Churchill Park in Rockingham was brimming with activity on September 9, as more than 180 personnel from HMAS Stirling formed up for a freedom-of-entry march.
CAPTION: Ship’s company from HMAS Stirling conduct a freedom-of-entry parade through the streets of Rockingham, WA. Story by Lieutenant Eleanor Williams. Photos by Able Seaman Rikki-Lea Phillips.
First granted on November 12, 1988, in conjunction with the celebration of Rockingham becoming a city, the parade and spectacle 35 years on from the initial ceremony was inspiring.
The Navy Band’s timeless beat kicked things off before, in keeping with tradition, City Marshall Senior Sergeant Ian Francis, from Western Australia Police, halted the parade at the crossroads of Flinders Lane.
Chief Petty Officer Naval Police Coxswain Jenene Bentley was the scroll bearer and brought forward the signed entry manuscript.
CAPTION: Senior Sergeant Ian Francis, from WA Police, performs the challenge during the HMAS Stirling Freedom of Entry Parade.
With the authority of the mayor, councillors and citizens of Rockingham, Stirling was permitted to pass.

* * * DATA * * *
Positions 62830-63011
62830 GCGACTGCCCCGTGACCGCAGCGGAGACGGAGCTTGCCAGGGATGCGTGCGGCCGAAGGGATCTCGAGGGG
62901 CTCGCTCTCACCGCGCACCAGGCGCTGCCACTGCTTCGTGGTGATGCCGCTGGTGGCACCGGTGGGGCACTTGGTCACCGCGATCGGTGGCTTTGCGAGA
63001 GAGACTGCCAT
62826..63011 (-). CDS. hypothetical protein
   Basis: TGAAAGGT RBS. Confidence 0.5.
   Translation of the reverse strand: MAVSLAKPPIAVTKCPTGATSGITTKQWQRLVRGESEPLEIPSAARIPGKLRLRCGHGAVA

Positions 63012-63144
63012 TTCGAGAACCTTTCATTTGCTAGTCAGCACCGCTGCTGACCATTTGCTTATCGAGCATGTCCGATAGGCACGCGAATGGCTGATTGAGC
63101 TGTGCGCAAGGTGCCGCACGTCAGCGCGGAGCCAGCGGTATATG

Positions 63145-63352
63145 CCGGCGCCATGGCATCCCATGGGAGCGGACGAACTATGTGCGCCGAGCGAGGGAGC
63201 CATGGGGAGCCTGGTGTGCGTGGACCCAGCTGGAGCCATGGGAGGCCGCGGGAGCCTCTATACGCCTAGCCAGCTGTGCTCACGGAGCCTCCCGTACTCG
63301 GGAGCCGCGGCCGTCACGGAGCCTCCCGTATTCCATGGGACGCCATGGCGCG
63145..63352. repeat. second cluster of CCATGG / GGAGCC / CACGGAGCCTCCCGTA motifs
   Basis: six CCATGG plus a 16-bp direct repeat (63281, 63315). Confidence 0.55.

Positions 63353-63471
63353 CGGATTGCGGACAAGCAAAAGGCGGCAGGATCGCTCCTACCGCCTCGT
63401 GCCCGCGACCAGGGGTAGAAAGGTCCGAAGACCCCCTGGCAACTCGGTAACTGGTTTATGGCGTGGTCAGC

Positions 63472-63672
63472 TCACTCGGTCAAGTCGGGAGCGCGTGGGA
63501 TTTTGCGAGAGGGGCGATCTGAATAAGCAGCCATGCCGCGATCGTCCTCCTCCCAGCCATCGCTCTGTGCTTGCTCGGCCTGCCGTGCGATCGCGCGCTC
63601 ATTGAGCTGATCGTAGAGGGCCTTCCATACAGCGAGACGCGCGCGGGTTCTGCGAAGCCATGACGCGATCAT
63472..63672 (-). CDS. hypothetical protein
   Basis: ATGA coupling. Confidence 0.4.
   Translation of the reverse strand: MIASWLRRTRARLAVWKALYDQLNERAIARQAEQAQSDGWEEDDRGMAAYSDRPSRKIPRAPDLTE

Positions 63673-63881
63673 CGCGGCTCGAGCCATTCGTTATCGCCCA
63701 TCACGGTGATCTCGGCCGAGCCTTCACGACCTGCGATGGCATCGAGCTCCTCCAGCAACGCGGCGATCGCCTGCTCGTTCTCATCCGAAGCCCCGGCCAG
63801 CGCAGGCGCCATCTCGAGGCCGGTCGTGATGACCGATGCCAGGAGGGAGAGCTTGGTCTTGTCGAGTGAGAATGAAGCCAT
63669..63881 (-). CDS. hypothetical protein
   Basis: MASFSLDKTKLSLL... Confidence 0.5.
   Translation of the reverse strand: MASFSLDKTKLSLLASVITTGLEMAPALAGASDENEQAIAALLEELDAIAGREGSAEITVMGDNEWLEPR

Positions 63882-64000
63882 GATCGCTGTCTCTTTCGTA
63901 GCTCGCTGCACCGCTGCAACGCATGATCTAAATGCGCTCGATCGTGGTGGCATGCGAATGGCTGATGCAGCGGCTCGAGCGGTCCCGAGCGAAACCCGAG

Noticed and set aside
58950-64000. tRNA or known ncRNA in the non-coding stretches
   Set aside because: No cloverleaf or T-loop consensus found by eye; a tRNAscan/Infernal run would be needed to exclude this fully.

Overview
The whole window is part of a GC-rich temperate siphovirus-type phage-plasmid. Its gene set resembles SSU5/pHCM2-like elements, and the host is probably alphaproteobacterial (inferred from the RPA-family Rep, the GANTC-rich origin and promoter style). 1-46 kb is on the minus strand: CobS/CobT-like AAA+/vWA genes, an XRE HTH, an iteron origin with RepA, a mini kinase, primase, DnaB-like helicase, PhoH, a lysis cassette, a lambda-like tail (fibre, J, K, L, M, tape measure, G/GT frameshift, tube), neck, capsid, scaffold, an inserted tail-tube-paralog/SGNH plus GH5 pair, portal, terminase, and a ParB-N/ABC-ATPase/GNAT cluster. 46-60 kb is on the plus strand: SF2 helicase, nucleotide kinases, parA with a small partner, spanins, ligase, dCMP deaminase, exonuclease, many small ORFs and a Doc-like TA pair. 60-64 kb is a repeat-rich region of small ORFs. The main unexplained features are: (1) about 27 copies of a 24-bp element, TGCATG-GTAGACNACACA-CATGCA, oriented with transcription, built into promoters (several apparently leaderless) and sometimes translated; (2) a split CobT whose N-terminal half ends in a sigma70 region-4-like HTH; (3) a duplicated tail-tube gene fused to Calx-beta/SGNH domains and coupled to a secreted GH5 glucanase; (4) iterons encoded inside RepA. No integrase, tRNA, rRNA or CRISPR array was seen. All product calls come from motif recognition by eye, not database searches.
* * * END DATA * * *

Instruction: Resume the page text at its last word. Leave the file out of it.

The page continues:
Commanding Officer Stirling Captain Ken Burleigh said the occasion showed the bond and trust between the Rockingham and Stirling.
“To receive this accolade is an honour, to share this with families and friends today makes it remarkable. Stirling continues to grow and, with it, a stronger community. We build our stability, renew our commitment and dedication to the City of Rockingham and all those here today,” Captain Burleigh said.
CAPTION: Mayor of Rockingham Deb Hamblin inspects the guard during the ceremony.
Locals enjoyed wandering around stalls as the day led into a Defence-themed community festival.
There were demonstrations, live music and competitions, with stallholders including Clearance Dive Team Four, Navy Medics, Navy Cadets, Reserve Support, Defence Member Family Support, Legacy and Buddy Up.
The WA Police’s mounted guards brought up the rear and the parade concluded in front of the war memorial.
Mayor of Rockingham Deb Hamlin said the city was proud to hold longstanding ties with Defence, and in particular the Navy.
“Thousands of current and former service personnel call our city home, and today’s freedom-of-entry parade will be a powerful gesture that honours the relationship we’ve developed over many years,” Councillor Hamlin said.
During medieval times, citizens would only allow armed troops to enter their walled cities if they were certain the troops would not attack. Granting freedom of entry is still seen as the highest accolade a city can bestow upon a group.